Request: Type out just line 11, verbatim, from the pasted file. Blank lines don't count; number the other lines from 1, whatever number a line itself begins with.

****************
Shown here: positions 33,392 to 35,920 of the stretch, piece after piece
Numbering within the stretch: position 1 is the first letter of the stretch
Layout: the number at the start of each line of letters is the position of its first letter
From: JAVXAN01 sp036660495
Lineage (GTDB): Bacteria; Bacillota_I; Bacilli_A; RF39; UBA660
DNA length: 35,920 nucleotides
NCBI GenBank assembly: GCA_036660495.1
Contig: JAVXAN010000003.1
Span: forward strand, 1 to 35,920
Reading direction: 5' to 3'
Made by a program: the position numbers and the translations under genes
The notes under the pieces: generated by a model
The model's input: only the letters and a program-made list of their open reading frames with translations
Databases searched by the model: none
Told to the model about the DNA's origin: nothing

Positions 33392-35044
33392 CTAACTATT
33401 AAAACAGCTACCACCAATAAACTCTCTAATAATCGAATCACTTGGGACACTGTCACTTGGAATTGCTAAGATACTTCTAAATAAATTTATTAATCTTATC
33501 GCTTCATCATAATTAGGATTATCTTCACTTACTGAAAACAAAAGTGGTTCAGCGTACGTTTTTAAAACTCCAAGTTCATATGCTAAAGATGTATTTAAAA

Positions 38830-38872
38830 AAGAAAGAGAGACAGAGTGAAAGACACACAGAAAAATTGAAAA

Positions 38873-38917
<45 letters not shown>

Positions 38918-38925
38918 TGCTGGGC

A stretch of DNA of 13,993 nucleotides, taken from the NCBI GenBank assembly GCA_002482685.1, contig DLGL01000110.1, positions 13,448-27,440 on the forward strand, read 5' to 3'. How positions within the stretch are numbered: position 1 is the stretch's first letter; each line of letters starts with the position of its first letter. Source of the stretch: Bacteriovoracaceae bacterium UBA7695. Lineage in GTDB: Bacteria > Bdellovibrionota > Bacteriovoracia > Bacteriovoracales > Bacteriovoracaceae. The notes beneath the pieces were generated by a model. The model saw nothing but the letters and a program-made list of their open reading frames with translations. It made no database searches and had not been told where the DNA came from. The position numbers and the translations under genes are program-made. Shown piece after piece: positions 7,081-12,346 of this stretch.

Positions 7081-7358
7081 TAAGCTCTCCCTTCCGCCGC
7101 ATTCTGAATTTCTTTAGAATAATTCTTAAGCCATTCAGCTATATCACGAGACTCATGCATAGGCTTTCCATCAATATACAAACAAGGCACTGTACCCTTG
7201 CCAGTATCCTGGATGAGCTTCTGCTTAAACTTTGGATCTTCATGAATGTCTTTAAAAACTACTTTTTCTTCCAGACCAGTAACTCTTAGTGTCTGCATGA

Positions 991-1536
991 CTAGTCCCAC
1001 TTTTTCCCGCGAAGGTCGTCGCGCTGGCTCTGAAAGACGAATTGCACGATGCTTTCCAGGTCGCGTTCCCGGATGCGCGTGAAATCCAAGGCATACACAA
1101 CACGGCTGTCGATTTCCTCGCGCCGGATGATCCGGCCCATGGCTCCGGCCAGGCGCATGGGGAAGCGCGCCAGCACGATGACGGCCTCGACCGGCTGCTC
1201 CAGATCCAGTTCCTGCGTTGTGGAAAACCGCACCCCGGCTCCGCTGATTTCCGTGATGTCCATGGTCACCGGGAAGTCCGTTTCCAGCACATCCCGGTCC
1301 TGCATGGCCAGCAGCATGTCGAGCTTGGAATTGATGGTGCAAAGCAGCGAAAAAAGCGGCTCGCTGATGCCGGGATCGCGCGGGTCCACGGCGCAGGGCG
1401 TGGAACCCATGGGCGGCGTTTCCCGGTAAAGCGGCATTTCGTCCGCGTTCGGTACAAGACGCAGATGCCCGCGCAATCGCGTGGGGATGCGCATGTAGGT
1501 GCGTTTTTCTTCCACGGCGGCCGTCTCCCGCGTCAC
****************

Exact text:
Made by a program: the position numbers and the translations under genes